Sonnet 30 Sonnet 75 - KnO:Mi 30 Sonnet 75 Poetry by Edmund Spenser did you know? Edmund Spenser . . . • worked as a servant to ... 031_U02_ . sonnet 30 / sonnet 75 . 321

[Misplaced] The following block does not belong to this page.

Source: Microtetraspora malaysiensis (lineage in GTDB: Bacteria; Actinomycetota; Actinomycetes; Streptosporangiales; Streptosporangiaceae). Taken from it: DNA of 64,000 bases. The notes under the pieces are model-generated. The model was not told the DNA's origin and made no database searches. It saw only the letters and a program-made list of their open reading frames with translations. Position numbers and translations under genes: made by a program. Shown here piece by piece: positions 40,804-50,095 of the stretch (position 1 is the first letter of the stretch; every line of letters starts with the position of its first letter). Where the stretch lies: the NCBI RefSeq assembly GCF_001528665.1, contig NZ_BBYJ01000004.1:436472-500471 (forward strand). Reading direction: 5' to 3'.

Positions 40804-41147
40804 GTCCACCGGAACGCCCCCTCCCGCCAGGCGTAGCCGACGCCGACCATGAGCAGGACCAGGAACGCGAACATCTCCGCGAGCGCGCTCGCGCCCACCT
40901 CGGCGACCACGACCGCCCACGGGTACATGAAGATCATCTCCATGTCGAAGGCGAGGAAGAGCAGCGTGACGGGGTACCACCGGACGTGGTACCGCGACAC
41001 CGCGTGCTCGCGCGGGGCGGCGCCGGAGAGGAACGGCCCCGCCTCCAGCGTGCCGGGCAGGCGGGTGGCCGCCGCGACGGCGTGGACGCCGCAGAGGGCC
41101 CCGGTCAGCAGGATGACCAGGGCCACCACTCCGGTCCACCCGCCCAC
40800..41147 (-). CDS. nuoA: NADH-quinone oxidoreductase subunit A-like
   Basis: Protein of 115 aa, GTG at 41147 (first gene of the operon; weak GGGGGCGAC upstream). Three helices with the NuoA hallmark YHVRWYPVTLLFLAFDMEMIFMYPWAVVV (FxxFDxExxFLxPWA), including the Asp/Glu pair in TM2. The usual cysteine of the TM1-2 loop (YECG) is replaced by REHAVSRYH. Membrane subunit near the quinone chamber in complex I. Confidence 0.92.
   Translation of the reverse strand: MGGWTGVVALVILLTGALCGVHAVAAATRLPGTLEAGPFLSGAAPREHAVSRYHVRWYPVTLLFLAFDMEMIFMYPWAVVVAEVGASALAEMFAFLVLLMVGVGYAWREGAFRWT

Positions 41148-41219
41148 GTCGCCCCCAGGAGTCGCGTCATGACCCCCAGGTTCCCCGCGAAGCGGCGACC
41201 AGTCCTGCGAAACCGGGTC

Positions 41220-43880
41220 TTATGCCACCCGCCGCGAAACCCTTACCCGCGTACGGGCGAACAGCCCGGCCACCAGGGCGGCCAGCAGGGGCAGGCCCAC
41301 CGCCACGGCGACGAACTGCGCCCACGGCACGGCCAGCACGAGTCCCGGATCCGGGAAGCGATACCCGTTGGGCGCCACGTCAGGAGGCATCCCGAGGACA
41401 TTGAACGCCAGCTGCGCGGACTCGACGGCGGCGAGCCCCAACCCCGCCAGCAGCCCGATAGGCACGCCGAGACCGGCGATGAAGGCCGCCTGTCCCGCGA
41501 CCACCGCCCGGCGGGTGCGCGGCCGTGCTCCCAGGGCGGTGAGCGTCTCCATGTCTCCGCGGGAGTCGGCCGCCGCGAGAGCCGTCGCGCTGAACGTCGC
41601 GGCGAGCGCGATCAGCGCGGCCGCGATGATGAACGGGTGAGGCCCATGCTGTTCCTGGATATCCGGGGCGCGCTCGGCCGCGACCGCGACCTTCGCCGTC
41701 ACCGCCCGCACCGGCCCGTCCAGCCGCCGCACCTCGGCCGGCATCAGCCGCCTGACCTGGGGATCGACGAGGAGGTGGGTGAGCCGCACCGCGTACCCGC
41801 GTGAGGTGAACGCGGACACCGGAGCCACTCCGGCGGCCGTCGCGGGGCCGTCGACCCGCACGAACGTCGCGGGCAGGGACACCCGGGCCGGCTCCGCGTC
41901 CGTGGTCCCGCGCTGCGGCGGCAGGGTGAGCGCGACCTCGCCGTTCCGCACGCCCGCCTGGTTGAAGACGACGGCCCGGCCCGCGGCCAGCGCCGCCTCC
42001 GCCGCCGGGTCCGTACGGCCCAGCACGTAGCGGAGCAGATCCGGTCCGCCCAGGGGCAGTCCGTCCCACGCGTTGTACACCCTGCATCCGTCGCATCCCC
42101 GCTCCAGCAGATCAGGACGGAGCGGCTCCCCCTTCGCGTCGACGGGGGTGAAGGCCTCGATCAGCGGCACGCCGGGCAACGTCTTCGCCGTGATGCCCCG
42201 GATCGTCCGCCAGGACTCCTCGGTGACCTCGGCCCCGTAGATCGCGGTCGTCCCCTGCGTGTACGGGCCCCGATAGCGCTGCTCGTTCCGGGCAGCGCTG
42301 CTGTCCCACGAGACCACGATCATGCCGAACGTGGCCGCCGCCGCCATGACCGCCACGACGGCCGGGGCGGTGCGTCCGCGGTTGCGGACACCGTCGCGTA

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<ul><li><p>Pastoral Poems and Sonnets</p><p>Sonnet 30Sonnet 75Poetry by Edmund Spenser</p><p>did you know? Edmund Spenser . . . </p><p> worked as a servant to </p><p>pay for his room and </p><p>board at college.</p><p> wrote a satire that </p><p>was censored because </p><p>it insulted Queen </p><p>Elizabeth I and other </p><p>English notables.</p><p>Meet the Author</p><p>Although Edmund Spenser was born in London and educated in England, he spent most of his life in Ireland. It was there that he wrote one of the greatest epic romances in English literature, The Faerie Queene. The poem tells the stories of six knights, each representing a particular moral virtue. Spenser was innovative in devising a new verse form, in mixing features of the Italian romance and the classical epic, and in using archaic English words.</p><p>Move to Ireland In 1576, Spenser earned a masters degree from Pembroke College at Cambridge University. Three years later, he published his first important work of poetry, The Shepheardes Calender, which was immediately popular. It consisted of 12 pastoral poems, one for each month of the year. In 1580, Spenser became secretary to the lord deputy of Ireland, who was charged with defending English settlers from native Irish opposed to Englands colonization of Ireland. Spenser wrote the rest of his major </p><p>poetry in Ireland, and that countrys landscape and people greatly </p><p>influenced his writing. </p><p> Spenser held various civil service posts during his years in Ireland. In 1589, he was granted a large estate surrounding Kilcolman Castle, which had </p><p>been taken from an Irish rebel. Spensers friend Sir Walter Raleigh owned a neighboring estate. </p><p>Second Marriage Spensers courtship of his second wife, Elizabeth Boyle, inspired him to write a sonnet sequence (a series of related sonnets) called Amoretti, which means little love poems. The details and emotions presented in the sonnets are thought to be partly autobiographical. Sonnet 30 and Sonnet 75 are part of this sonnet sequence. To celebrate his marriage to Boyle in 1594, Spenser wrote the lyric poem Epithalamion.</p><p> In 1598, just four years after Spensers marriage, Irish rebels overran his estate and burned his home. Spenser and his family had to flee through an underground tunnel. They escaped to Cork, and a few months later, Spenser traveled to London to deliver documents reporting on the problems in Ireland. He died shortly after his arrival in London. </p><p> In honor of his great literary achievements, Spenser was buried near Geoffrey Chaucerone of his favorite poets and a major influencein what is now called the Poets Corner of Westminster Abbey. An inscription on Spensers monument calls him the Prince of Poets in his time.</p><p>Edmund Spenser 1552?1599 </p><p>yIreland, who was cEnglish settlers froto Englands colonSpenser wrote the </p><p>poetry in Irelanlandscape a</p><p>influenced</p><p> Spensservice poIreland. Ia large esKilcolma</p><p>Go to KEYWORD: HML12-318</p><p>Author Online</p><p>318 </p><p>READING 3 Evaluate the changes in sound, form, figurative language, graphics, and dramatic structure in poetry across literary time periods. RC-12(A) Reflect on understanding to monitor comprehension.</p></li><li><p>What makes your heart ache?Love can bring great joy and great sorrow. Poets and songwriters probably lament the heartache of love as much as they extol its pleasures. Anyone who falls in love knows, or soon finds out, that the ride can be bumpy.</p><p>DISCUSS Think about all the things that can cause heartache in a loving relationship. Make a web of your ideas. Then share your web with a partner and compare your ideas.</p><p>Causes of Heartache</p><p>separation</p><p> poetic form: spenserian sonnetThe Spenserian sonnet is a variation on the English sonnet, which was introduced in Britain by Sir Thomas Wyatt in the 1530s. Like the English (or Shakespearean) sonnet, the Spenserian sonnet consists of three four-line units, called quatrains, followed by two rhymed lines, called a couplet.Each quatrain addresses the poems main idea, thought, or question, and the couplet provides an answer or summation. What is unique to the Spenserian sonnet is the interlocking rhyme scheme (abab bcbc cdcd ee) that links the three quatrains. As you read the following Spenserian sonnets, notice the rhymes that connect one quatrain to the next, and the way in which the sonnets main idea is developed and resolved.</p><p> reading skill: summarize major ideas in poetryWhen you summarize a poem, you briefly restate the main ideas or themes in your own words. Summarizing a sonnets major ideas can help you understand and remember what you read, especially when the text or language is particularly complicated or difficult to understand. You can break down each quatrain and the couplet and use your own words to summarize the meaning of each part. For each Spenser sonnet, use a chart like the one shown to help you summarize the major ideas in each part of the poem.</p><p> Sonnet 75</p><p>Part of Poem Major Idea</p><p>1st quatrain Whenever I write my beloveds name in the sand, the waves wash it away.</p><p>2nd quatrain</p><p>3rd quatrain</p><p>couplet</p><p>Complete the activities in your Reader/Writer Notebook.</p><p> sonnet 30 / sonnet 75 319</p><p>TX_L12PE-u02s12-brSpen.indd 319TX_L12PE-u02s12-brSpen.indd 319 9/10/09 8:26:56 AM9/10/09 8:26:56 AM</p></li><li><p>320 </p><p>My love is like to ice, and I to fire;How comes it then that this her cold so greatIs not dissolved through my so hot desire,But harder grows the more I her entreat? aOr how comes it that my exceeding heatIs not delayed by her heart-frozen cold:But that I burn much more in boiling sweat,And feel my flames augmented manifold?What more miraculous thing may be toldThat fire which all things melts, should harden ice:And ice which is congealed with senseless cold,Should kindle fire by wonderful device.Such is the powr of love in gentle mind,That it can alter all the course of kind.</p><p>son net 30Edmund penser</p><p>5</p><p>10</p><p>8 augmented manifold: greatly </p><p>increased.</p><p>14 kind: nature.</p><p>11 congealed: solidified.</p><p>a SUMMARIZE</p><p>What is the main idea in </p><p>lines 14? </p></li><li><p> sonnet 30 / sonnet 75 321</p><p>One day I wrote her name upon the strand,But came the waves and washd it away:Again I wrote it with a second hand,But came the tide, and made my pains his prey.Vain man, said she, that dost in vain assay,A mortal thing so to immortalize.For I myself shall like to this decay,And eke my name be wipd out likewise.Not so, quod I, let baser things deviseTo die in dust, but you shall live by fame:My verse your virtues rare shall eternize,And in the heavens write your glorious name,Where whenas death shall all the world subdue,Our love shall live, and later life renew. b</p><p>son net 75 Edmund penser</p><p>5</p><p>10</p><p>1 strand: beach.</p><p>5 assay: try.</p><p>9 quod: said.</p><p>8 eke: also.</p><p>b SPENSERIANSONNET</p><p>Note the words Spenser uses in </p><p>his end rhymes. In what ways </p><p>are they related to the major </p><p>ideas in this sonnet? </p></li><li><p>After Reading</p><p>Comprehension 1. Recall In Sonnet 30, to what does the speaker compare himself and </p><p>his beloved?</p><p> 2. Recall In Sonnet 75, what happens when the speaker writes his lovers </p><p>name in the sand?</p><p> 3. Paraphrase In Sonnet 75, how does the speakers lover describe him and </p><p>his actions (lines 5 6)?</p><p>Literary Analysis 4. Identify Paradox A paradox is a statement that seems to contradict ordinary </p><p>experience but actually reveals a hidden truth. What paradox does Spenser </p><p>develop in Sonnet 30?</p><p> 5. Examine Spenserian Sonnet Reread lines 1314 of Sonnet 30. Does this </p><p>couplet suggest that the speaker has overcome the heartache expressed in </p><p>the preceding quatrains? Support your answer.</p><p> 6. Summarize Major Ideas in Poetry Look over the charts you created as you </p><p>read. On the basis of the ideas you noted, what would you say is the theme </p><p>of each poem?</p><p> 7. Draw Conclusions In these two sonnets, how would you characterize the </p><p>speakers views about the following?</p><p> a beloved woman (Sonnet 75, lines 912)</p><p> romantic love (Sonnet 30, lines 1314; Sonnet 75, lines 1314)</p><p> the value of his poetry (Sonnet 75, lines 1114)</p><p> 8. Compare Texts In Sonnet 75, Spenser allows the speakers lover to respond </p><p>directly to the speaker. Compare her statements with those of the nymph in </p><p>Raleighs The Nymphs Reply to the Shepherd (page 316 ). In what ways are </p><p>their responses similar?</p><p>Literary Criticism 9. Critical Interpretations The poet John Hollander has written that some </p><p>literary scholars have found Spenserian sonnets somewhat syrupy beside </p><p>Shakespeare. Do you think most contemporary readers would consider </p><p>these sonnets by Spenser syrupy? Cite examples from the sonnets to </p><p>support your answer. </p><p>What makes your heart ache?</p><p>Heartache, or classic love sickness, is part of falling in love. Why does being </p><p>madly in love have to involve the sadness of heartache?</p><p>322 unit 2: the english renaissance</p><p>READING 3 Evaluate the changes in sound, form, figurative language, graphics, and dramatic structure in poetry across literary time periods. RC-12(A) Reflect on understanding to monitor comprehension.</p></li><li><p>Conventions in Writing grammar in context: Use Sensory Details</p><p>In Sonnet 30, Spenser reinforces his images of fire and ice by using adjectives </p><p>and verbs that appeal to the senses. Here is an example:</p><p>Or how comes it that my exceeding heat</p><p>Is not delayed by her heart-frozen cold:</p><p>But that I burn much more in boiling sweat,</p><p>And feel my fl ames augmented manifold? (lines 58)</p><p>Notice how the adjective boiling and the verb burn intensify the images. Such </p><p>sensory details are especially effective when applied to subjects such as fire </p><p>and ice, which have strong sensory associations. Spenser effectively uses these </p><p>details to heighten the disparity between the two lovers feelings.</p><p>PRACTICE Rewrite each of the following sentences, changing or adding </p><p>adjectives and verbs to help create stronger sensory images.</p><p>example</p><p>As the director posted the final cast list on the board in the school</p><p>theater, I waited in anticipation.</p><p>As the director posted the final cast list on the worn corkboard in the school theater, I stood as still as a stone, barely breathing in anticipation.</p><p> 1. The room filled with applause each time the speaker made a good point.</p><p> 2. When the movie ended, we walked to our favorite restaurant and discussed </p><p>what we had just experienced.</p><p> 3. I remained on the waiting-room couch while my grandfather met with </p><p>his doctor.</p><p>reading-writing connection</p><p>YOUR</p><p>TURN</p><p>Expand your understanding of heartache by responding to this </p><p>prompt. Then, use the revising tips to improve your letter.</p><p>Go to HML12-323</p><p>Interactive</p><p>Revision</p><p> Make sure some of the details you cite include sen-sory details.</p><p> Read your letter again. Did you answer all the questions in the prompt?</p><p>WRITE A LETTER We have all known someone who has suffered from heartache. Suppose that you are a friend of the speaker in Sonnet 30. Would you console him or encourage him to move on? Using examples from the sonnet, write a two-paragraph letter with your advice to the speaker.</p><p>writing prompt revising tips</p><p> sonnet 30 / sonnet 75 323</p><p>WRITING 16 Write a persuasive essay.</p><p>Play Audio: </p></li></ul>